Jason Bourne has left the fishing boat, which is his metaphorical home town, has said goodbye to his foster father, and has set out to seek his fortune in the world.  That sounds like the opening of a Grimm tale, which might seem odd for a fast-paced, big-budget espionage thriller.  And yet, it just goes to show that storytelling hasn’t really changed since Grimm — there are still orphans, literal and figurative, leaving home, looking for themselves, looking for their identities.  (Hanna took this to much more explicit ends.)

(Further reflection on my part connects Jason Bourne to Melville’s Ishmael — another orphan of the storm fished out of the water — but that’s a discussion for another time.)

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Favorite screenplays: The Bourne Identity part 1



Jason Bourne wants something truly fundamental: he wants to know who he is.  “Who am I?” is one of the building blocks of narrative, and well-drawn characters are always asking themselves the question in one form or another.  Luke Skywalker wants to know if he’s a simple farm boy or the savior of the rebellion, Chief Brody wants to know if he has what it takes to kill the shark, Clarice Starling wants to know if she can triumph in a world run by men, Danny Ocean wants to know if he is still lovable.  A screenwriter is always looking for “a way in” to the material, something that is universal and strongly felt.  No one has ever woken with amnesia and found out he’s a trained assassin, no one has ever had to blow up their father’s space station, no one has ever hunted a deranged killer while avoiding the advances of a second deranged killer.  But the viewer identifies intensely with every protagonist here because the writer has found “a way in” to the story.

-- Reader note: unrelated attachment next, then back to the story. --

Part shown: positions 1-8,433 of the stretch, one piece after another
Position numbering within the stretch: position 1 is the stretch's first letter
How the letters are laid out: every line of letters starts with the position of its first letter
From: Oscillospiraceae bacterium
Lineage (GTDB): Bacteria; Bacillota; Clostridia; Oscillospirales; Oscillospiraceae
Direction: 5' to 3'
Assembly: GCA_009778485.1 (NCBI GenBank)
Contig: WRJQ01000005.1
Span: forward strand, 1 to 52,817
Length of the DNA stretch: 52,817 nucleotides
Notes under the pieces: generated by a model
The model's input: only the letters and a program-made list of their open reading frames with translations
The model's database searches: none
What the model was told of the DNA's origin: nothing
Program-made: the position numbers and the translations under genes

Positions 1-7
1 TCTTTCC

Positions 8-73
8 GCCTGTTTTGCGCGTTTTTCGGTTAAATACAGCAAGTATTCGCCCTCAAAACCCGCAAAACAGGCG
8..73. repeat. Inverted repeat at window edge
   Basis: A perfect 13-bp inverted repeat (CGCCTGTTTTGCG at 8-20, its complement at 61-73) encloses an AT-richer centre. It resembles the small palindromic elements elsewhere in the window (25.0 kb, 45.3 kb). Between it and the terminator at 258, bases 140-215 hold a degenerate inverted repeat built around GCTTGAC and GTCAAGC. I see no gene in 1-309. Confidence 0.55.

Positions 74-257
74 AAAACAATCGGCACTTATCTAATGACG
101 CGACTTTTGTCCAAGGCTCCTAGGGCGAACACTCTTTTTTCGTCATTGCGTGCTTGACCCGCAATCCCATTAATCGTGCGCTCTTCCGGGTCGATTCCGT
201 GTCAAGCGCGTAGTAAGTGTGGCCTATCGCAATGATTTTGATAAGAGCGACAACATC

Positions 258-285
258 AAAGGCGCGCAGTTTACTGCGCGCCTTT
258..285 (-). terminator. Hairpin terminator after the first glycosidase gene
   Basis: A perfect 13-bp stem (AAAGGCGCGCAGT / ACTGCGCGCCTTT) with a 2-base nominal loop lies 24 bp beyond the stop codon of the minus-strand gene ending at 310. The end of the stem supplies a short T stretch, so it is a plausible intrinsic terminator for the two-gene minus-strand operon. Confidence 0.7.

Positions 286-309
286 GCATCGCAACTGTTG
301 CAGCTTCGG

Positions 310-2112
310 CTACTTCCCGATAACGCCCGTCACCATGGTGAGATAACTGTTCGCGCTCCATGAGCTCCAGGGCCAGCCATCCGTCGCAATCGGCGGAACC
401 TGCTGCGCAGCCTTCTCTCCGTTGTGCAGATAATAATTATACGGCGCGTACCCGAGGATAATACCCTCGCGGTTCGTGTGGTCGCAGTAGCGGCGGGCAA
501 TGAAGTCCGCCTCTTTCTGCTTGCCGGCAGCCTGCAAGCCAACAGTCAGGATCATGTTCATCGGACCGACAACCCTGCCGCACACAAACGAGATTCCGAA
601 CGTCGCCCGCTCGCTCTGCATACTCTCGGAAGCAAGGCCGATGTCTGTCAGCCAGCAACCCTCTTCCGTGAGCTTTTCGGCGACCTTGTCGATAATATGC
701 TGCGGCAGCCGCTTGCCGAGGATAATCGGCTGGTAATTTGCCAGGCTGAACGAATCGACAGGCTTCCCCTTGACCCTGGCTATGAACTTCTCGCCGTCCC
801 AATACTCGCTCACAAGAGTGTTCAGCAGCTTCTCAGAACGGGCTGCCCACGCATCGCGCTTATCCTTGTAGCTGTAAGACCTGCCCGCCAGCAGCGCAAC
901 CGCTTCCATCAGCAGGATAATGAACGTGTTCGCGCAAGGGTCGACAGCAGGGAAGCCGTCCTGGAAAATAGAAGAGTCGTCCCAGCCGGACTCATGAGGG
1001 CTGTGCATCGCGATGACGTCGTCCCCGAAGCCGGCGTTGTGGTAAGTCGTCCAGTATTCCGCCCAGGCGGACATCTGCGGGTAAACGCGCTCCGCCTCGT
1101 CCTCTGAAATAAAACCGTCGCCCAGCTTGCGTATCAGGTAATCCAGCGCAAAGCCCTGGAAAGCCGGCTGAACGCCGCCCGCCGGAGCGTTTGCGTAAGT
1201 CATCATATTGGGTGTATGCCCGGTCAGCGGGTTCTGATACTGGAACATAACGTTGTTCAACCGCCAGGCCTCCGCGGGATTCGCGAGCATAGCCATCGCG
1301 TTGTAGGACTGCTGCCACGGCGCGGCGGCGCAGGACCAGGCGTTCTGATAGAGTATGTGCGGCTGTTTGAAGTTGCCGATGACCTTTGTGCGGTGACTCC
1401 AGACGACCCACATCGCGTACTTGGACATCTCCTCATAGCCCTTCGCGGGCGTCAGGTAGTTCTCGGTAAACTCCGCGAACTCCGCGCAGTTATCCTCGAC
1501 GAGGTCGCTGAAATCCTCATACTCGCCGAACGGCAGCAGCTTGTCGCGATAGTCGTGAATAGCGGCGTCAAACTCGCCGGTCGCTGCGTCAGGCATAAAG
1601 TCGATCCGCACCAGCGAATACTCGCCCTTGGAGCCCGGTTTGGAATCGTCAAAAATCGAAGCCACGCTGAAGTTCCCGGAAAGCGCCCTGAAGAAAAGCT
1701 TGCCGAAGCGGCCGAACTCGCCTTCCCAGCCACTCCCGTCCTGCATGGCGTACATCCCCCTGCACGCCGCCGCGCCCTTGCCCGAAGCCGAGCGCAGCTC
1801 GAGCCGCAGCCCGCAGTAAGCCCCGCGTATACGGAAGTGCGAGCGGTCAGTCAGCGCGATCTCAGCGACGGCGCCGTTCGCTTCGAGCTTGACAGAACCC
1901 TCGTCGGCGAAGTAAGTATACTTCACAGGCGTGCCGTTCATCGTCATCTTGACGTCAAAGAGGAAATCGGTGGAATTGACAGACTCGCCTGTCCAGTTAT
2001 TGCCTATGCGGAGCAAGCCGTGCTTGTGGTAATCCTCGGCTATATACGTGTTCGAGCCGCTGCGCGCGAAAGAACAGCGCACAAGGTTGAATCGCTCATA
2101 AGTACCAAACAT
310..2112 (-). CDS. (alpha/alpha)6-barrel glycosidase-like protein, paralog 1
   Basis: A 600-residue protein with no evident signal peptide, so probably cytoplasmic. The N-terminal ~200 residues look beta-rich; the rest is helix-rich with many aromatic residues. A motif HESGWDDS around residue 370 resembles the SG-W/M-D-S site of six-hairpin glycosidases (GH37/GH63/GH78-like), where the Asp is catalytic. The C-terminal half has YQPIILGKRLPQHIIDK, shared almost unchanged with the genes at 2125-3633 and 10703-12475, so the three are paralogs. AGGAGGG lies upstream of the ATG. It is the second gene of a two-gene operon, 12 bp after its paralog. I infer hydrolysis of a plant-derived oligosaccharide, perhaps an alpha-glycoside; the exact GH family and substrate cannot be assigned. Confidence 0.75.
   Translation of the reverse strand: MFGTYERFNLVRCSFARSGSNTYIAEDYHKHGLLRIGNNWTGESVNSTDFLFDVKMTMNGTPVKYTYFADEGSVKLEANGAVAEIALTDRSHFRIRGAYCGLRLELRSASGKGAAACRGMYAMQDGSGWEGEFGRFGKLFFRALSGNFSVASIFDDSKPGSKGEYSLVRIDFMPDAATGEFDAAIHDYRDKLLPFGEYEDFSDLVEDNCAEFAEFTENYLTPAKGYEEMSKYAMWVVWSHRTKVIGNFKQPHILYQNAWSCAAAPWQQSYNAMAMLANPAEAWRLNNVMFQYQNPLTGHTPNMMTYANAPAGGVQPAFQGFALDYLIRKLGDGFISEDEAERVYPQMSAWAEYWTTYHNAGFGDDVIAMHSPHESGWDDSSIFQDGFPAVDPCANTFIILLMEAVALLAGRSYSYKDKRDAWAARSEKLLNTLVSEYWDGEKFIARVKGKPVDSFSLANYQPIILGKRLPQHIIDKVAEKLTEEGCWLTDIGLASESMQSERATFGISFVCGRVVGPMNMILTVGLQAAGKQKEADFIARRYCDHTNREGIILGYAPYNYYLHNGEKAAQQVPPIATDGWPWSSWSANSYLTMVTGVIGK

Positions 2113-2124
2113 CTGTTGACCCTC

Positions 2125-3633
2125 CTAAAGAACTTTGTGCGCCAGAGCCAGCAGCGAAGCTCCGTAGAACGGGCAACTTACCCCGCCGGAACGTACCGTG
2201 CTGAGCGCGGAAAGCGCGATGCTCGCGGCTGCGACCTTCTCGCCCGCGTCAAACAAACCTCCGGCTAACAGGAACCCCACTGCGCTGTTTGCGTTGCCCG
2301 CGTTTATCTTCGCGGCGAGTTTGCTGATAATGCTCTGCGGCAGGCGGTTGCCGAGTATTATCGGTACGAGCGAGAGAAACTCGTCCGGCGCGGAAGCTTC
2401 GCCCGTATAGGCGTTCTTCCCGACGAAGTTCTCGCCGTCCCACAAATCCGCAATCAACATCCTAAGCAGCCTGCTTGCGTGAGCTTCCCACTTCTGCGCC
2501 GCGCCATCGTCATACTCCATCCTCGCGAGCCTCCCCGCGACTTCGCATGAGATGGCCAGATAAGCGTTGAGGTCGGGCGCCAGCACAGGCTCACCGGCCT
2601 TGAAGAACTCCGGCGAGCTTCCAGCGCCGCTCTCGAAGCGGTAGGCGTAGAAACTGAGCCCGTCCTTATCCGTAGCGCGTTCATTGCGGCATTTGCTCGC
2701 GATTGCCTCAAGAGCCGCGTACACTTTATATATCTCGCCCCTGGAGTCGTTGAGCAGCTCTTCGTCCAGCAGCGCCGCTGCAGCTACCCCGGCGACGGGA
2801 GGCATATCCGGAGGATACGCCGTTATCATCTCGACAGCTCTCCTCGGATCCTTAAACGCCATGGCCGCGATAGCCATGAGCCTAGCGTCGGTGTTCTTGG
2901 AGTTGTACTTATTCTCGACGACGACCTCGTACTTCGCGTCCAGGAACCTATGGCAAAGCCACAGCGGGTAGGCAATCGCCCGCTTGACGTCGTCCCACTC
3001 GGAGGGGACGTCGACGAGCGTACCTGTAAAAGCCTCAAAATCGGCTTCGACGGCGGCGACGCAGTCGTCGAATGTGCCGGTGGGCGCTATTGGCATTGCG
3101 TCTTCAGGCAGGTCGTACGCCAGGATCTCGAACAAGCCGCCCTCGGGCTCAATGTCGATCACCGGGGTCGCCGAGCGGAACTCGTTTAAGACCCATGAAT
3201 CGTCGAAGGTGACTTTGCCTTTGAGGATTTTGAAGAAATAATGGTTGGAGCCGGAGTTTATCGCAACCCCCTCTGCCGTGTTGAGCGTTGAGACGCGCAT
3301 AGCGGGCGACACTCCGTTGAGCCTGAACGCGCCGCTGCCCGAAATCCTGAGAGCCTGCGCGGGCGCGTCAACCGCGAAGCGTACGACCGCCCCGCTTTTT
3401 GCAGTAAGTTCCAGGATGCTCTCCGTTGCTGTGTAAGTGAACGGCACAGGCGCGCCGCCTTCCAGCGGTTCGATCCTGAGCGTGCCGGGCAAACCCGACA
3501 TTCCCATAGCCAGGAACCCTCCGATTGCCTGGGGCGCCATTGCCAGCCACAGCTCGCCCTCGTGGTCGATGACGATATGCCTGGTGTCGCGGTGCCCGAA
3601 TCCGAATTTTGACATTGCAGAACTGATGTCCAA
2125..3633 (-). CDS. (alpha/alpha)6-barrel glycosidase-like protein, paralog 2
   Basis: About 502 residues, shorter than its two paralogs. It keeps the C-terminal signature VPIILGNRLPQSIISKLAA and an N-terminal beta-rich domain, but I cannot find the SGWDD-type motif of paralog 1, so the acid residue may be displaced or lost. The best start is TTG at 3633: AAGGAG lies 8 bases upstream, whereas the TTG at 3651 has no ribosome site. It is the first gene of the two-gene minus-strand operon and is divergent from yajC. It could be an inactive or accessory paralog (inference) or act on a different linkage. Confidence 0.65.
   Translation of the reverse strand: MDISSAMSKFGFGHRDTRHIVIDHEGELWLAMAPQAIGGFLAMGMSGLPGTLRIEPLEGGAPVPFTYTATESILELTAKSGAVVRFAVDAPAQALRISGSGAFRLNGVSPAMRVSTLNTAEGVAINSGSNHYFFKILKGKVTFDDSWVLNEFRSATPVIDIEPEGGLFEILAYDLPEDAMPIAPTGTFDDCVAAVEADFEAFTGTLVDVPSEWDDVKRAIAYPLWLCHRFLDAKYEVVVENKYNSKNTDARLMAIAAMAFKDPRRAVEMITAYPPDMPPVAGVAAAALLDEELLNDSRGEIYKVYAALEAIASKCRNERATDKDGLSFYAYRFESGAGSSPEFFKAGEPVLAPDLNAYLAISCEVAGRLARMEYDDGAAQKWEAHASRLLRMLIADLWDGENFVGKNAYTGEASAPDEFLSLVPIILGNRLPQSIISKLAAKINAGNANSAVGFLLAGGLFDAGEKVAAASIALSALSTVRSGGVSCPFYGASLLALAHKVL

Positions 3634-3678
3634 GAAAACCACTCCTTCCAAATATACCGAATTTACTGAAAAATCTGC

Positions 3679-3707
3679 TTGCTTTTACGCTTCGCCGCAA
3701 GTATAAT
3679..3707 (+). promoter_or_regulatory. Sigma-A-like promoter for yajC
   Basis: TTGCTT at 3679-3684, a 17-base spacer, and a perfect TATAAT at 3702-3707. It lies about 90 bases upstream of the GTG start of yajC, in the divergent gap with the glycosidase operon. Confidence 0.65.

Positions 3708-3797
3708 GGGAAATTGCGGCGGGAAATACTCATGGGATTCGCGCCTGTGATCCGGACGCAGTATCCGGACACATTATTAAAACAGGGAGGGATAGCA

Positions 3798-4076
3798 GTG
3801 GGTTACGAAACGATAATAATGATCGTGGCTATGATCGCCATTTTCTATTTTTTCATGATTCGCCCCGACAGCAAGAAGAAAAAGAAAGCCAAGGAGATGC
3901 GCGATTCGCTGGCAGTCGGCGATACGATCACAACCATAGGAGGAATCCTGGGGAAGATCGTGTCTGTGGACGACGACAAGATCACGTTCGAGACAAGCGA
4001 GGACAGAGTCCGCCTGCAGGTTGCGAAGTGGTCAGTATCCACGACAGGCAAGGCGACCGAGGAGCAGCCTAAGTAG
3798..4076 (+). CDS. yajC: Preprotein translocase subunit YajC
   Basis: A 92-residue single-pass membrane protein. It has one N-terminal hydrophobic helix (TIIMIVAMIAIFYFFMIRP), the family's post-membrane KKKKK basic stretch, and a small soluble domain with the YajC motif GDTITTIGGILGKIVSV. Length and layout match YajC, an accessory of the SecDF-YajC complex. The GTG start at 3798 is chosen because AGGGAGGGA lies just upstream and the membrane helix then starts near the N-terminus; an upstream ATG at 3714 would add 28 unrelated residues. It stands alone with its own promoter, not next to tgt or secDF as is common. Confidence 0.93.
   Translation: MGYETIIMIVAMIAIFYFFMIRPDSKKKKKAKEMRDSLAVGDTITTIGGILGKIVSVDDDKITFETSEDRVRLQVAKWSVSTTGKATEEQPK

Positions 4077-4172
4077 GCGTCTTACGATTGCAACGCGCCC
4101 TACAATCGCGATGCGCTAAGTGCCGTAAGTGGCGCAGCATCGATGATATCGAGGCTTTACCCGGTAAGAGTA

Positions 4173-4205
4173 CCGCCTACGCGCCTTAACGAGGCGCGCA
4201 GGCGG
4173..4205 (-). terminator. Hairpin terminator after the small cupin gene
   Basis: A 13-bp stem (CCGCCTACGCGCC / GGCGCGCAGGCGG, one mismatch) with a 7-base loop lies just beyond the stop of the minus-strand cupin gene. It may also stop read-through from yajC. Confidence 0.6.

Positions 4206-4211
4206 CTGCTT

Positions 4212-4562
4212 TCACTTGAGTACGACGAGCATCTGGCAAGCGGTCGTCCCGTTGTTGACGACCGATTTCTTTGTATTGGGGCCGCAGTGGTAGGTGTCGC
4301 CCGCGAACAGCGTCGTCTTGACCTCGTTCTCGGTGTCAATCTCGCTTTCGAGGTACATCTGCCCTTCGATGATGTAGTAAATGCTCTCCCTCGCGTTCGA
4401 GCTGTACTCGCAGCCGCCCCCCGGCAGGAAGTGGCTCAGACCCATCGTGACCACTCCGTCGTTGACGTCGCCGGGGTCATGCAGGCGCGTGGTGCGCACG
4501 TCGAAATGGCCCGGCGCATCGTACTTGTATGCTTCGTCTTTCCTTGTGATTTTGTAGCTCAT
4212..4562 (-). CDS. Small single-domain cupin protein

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Inglourious Basterds part 5

At the top of Act V of Inglourious Basterds, Shoshanna broods in her red dress and puts on her war paint — her makeup — in order to do battle with the Nazis and (as far as she knows) single-handedly win WWII.  As she broods, we are treated to a quick flashback to her and Marcel, her boyfriend/projectionist, making a short movie in the projection-booth stairwell and taking it to the chemist to get it developed.  Unfortunately, the movie is set in Nazi-occupied France, which means that Shoshanna and Marcel have to pin the chemist to a table and threaten him and his family with an axe just to get a roll of film developed — CVS’s one-hour photo services are, apparently, far in the distant future.

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Inglourious Basterds part 4

Okay.  So, we’ve got this movie, Inglourious Basterds.  Twenty minutes into it, it starts over.  Twenty minutes after that, it starts over again.  Now, incredibly, at one hour and four minutes, it starts over for the fourth time, with a whole new protagonist, who won’t live through the act, and introduces yet another major character.  I can’t think of another movie that’s ever done this.  Even 2001 eventually settles on a main character and follows his story to conclusion.  High and Low switches protagonists for an hour before coming back to its original protagonist, but Basterds has, so far, boasted three completely separate protagonists and is now introducing a fourth.  And it fully expects us to be invested in this brand new character.

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Inglourious Basterds part 3

Thirty-eight minutes into Inglourious Basterds, something very strange happens — the movie starts over, for the third time.